www.stevehoffman.tv
and
www.sound-thinking.org

Both forums have sections dedicated to analog/tube type equipment with a lot of knowledgable participants. Good luck.

Jeff

#13 of 15 sdallnct

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Posted March 28 2007 - 11:24 AM

I would like at some of the British designed stuff. My personal favorite is KEF. I still have a pair of redwood 103.2's that are excellent sounding. Also Celestion makes some nice speakers.

Add to your list something like B&W, Boston Acoustics's and another favorite is Magnapan. Tho the Maggies are sometimes tough to drive.

For turntable, I'd also still have a Rega Planar 3. I believe this simple, manual basic deck is still made. Yet it is a throw back with very basic but excellent constructions. Got more $$ to spend? VPI is petty special.

Amps and such will be a little tougher depending on budget. Hard to go wrong with Krell or Classe. Tho I'd also look at Adcom for some nice stuff at not to, to expense.

But really, your just going to have to find a good high end audio store and take the guys lunch one day. Make friends and be prepared to spend a lot of time there just listening.

#14 of 15 Guy Usher

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Posted March 30 2007 - 11:47 AM

Hang out at Audio Karma for awhile. . . Sound Thinking is really a 'spin off' of AK. . .More of what you find at ST. . .

I like new and I like old. . .I think once you find the right combination you will do fine.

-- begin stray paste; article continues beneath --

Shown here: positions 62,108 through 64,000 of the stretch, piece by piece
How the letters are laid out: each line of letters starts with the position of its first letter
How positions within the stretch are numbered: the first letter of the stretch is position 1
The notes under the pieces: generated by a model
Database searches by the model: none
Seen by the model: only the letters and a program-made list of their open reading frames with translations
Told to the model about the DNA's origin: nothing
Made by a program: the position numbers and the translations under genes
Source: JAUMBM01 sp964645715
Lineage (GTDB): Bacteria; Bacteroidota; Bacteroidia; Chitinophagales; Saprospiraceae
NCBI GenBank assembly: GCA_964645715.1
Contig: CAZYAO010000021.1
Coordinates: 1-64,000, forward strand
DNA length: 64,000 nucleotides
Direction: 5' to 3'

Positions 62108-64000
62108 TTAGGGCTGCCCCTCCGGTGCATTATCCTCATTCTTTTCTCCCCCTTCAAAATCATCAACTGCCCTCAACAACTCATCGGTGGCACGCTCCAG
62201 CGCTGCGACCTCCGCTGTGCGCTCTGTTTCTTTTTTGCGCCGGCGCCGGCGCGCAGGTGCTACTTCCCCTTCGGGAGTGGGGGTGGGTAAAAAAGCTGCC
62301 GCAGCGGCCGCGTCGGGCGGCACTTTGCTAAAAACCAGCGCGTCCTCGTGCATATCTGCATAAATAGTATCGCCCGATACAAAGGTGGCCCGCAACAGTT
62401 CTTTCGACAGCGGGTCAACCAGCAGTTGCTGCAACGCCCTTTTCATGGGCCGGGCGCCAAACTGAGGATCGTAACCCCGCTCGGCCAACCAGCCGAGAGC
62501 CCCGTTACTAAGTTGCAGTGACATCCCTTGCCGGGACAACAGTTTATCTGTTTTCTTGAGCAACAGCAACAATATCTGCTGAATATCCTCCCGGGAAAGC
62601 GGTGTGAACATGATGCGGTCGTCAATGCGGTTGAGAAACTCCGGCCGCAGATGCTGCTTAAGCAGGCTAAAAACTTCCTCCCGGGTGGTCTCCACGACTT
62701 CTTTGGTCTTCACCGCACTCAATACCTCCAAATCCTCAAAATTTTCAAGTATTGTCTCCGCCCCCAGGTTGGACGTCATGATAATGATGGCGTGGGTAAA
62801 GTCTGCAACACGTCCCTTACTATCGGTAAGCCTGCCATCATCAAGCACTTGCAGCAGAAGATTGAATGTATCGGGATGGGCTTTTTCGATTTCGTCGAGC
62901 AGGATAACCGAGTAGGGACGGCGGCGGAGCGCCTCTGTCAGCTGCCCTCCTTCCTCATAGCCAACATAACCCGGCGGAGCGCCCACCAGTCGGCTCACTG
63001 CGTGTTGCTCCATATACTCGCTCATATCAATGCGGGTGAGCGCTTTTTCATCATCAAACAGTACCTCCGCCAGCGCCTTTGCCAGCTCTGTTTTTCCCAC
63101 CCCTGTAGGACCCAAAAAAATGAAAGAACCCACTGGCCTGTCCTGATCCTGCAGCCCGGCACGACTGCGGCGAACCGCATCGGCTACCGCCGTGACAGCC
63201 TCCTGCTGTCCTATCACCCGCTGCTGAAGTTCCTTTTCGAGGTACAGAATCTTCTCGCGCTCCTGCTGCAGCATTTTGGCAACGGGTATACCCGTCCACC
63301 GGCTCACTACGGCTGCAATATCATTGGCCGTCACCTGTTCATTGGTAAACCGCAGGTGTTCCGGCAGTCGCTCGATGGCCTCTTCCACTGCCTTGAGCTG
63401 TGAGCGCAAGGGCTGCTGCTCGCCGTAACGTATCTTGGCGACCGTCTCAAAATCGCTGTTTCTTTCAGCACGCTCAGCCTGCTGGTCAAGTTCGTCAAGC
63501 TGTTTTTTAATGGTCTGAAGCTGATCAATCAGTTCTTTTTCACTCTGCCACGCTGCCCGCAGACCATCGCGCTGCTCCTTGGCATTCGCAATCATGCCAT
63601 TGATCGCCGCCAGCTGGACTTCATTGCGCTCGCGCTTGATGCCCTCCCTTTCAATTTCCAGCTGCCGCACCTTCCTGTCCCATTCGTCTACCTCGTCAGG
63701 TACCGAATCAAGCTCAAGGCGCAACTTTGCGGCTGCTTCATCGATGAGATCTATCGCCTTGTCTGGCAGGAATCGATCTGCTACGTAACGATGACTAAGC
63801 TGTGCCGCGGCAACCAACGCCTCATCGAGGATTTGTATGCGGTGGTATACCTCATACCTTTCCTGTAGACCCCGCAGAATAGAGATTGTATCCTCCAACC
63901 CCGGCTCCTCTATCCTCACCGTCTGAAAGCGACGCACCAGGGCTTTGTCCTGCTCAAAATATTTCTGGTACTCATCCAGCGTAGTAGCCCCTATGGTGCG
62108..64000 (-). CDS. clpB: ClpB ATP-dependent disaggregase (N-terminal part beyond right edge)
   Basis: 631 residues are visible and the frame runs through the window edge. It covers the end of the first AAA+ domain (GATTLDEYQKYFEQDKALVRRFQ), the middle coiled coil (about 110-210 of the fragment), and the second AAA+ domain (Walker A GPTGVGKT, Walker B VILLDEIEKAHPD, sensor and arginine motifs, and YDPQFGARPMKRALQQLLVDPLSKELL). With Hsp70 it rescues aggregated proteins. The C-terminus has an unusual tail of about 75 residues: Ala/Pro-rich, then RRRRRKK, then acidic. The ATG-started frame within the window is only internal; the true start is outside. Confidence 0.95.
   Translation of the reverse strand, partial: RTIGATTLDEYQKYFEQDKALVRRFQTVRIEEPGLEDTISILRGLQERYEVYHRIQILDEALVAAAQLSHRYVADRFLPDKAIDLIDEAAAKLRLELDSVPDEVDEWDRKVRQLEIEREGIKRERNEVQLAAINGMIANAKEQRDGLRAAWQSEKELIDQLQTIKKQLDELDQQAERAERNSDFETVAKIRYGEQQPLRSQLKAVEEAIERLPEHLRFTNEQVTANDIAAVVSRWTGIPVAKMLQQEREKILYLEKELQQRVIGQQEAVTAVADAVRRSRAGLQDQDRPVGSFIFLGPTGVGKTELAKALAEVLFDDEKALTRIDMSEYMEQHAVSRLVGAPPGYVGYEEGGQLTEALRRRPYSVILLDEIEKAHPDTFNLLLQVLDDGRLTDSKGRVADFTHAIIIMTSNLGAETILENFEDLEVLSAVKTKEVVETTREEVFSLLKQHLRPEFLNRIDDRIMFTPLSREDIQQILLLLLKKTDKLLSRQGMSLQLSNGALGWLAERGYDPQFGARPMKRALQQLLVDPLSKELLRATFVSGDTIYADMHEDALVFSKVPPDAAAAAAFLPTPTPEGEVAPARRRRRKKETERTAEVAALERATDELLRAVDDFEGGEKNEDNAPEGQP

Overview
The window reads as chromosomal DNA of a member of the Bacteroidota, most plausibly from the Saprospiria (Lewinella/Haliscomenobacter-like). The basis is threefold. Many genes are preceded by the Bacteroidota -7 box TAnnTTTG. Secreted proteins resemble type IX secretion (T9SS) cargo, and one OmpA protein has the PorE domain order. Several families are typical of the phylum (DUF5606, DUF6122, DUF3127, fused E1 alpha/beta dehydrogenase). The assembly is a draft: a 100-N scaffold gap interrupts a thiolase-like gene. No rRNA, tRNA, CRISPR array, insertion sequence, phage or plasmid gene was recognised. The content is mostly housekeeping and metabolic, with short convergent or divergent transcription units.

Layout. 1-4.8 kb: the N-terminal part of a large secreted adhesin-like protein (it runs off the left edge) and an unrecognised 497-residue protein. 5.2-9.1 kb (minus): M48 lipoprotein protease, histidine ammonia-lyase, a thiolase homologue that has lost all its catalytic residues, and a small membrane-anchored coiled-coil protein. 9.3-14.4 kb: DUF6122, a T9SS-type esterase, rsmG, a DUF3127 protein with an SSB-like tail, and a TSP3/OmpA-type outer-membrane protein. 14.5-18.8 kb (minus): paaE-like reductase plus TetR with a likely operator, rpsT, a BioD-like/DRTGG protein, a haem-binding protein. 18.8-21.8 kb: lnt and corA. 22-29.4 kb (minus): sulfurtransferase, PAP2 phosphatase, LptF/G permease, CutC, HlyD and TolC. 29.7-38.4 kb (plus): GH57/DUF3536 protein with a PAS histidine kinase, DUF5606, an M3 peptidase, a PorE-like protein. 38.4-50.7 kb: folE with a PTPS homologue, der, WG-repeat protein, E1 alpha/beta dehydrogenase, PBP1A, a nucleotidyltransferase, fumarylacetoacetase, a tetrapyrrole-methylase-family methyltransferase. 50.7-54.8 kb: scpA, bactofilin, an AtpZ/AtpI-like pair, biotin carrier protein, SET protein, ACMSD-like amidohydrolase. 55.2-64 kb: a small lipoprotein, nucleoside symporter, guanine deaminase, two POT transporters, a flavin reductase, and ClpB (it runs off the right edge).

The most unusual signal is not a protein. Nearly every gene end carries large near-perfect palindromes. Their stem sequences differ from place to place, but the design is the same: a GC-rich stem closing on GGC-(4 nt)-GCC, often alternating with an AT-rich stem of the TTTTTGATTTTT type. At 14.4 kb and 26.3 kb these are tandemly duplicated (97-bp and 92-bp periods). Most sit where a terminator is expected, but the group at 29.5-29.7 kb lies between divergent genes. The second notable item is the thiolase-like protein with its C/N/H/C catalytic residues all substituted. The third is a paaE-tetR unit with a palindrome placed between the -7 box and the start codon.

I'd get rid of that baby Denon and get a more 'musical' piece with some decent speakers that sound good to you. . ,.

Try some of the high end shops for the sound you like then find that same sound in a cheaper package. . .

Main thing is listen, listen, listen until you find what you like regardless of the brand name. . . You'll find it if you do. . . What someone else likes may not be what you like. Don't get hung up in east vs west or who makes what best just go out there and find something. Its out there trust me. . .
Even Monkeys fall from trees.

#15 of 15 Rob Rodier

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Posted March 31 2007 - 03:03 AM

Quote:
Originally Posted by Jeff_CusBlues
You are really in the wrong place for analog/vintage equipment. This forum is really geared toward home theater set ups. I don't mean to demean this forum at all and I'm sure there are a lot of people here with knowledge of analog/classic equipment, but it just isn't this forums specialty. Two great forums to check out are the Steve Hoffman forums and Sound Thinking. The urls are

www.stevehoffman.tv
and
www.sound-thinking.org

Both forums have sections dedicated to analog/tube type equipment with a lot of knowledgable participants. Good luck.

Jeff

Audioasylum and even audiogon are good too.

This is the wrong place.

The questions being asked whould be revolving around room size and type, musical preferences, and budget.